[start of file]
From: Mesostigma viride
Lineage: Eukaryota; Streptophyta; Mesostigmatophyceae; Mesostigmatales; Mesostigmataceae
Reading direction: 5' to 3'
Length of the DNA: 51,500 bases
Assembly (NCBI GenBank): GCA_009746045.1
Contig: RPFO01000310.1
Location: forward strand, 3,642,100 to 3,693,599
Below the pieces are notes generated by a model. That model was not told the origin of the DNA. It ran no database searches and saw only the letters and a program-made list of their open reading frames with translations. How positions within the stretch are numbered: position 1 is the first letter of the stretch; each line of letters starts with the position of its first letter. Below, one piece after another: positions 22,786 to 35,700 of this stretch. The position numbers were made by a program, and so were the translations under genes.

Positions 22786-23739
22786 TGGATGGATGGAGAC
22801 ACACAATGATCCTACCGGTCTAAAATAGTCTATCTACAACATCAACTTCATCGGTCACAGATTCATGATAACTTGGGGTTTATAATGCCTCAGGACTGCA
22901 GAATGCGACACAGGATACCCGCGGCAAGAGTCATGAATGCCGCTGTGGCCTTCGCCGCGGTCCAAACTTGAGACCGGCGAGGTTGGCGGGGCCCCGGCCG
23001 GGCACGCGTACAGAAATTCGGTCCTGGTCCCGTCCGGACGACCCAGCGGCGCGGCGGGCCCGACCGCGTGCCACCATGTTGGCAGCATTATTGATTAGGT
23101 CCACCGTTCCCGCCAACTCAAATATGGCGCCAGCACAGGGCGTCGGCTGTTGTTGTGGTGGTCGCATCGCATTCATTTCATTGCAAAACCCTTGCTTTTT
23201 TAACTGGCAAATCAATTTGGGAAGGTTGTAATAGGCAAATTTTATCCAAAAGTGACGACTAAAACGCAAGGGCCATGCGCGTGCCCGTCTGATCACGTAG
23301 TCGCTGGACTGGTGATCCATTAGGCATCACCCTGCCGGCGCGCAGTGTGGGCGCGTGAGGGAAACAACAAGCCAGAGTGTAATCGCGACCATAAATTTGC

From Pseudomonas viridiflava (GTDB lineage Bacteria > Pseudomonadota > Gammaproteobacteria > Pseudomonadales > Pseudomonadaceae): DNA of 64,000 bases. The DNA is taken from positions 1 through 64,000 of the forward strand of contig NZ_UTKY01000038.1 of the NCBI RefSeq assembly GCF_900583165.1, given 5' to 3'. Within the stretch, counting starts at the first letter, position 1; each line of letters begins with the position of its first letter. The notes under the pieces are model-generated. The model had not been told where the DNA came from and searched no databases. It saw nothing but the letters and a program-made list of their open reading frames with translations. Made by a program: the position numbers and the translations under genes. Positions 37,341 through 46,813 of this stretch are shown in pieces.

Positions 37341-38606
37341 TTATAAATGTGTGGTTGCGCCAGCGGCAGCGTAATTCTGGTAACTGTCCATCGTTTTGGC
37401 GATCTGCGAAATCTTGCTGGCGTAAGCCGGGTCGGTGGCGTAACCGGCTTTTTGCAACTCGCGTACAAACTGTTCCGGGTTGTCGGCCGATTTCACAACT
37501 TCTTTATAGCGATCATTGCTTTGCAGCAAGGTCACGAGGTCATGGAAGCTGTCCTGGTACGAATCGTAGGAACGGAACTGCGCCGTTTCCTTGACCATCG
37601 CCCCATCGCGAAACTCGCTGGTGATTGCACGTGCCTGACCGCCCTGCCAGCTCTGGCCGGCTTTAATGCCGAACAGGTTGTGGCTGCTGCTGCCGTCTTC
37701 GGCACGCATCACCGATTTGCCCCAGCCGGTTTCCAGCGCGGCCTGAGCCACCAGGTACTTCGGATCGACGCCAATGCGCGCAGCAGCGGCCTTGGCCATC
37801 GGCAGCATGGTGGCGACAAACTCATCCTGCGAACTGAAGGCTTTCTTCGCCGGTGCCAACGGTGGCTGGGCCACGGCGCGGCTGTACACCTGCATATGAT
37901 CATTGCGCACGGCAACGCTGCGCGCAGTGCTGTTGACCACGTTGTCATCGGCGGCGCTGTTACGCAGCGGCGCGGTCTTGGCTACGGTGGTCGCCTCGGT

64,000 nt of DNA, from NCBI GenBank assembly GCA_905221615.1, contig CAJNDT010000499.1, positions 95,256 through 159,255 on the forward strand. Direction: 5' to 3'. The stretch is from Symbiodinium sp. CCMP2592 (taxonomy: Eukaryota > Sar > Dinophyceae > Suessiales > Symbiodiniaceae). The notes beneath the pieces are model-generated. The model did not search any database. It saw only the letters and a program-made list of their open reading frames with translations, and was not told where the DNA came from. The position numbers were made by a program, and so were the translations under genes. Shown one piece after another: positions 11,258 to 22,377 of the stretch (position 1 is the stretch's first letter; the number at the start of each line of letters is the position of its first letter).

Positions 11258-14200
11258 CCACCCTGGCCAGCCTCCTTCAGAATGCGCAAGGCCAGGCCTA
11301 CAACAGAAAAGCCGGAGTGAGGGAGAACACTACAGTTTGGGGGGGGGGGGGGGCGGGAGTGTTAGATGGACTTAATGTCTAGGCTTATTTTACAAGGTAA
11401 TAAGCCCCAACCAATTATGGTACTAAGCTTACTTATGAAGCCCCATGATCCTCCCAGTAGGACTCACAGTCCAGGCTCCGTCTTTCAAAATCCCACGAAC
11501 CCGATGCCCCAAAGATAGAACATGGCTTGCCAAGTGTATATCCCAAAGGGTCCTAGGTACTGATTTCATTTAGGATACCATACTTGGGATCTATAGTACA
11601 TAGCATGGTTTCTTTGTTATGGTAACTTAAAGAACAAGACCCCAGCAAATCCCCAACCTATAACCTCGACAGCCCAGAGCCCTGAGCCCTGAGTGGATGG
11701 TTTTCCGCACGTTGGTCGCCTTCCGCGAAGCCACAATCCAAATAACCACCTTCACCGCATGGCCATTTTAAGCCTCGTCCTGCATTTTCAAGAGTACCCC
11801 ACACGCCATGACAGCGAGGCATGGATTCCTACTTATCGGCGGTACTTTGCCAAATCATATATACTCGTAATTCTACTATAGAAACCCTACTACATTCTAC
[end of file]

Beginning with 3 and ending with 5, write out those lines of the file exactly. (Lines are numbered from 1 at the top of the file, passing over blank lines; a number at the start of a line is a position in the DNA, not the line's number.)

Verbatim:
Reading direction: 5' to 3'
Length of the DNA: 51,500 bases
Assembly (NCBI GenBank): GCA_009746045.1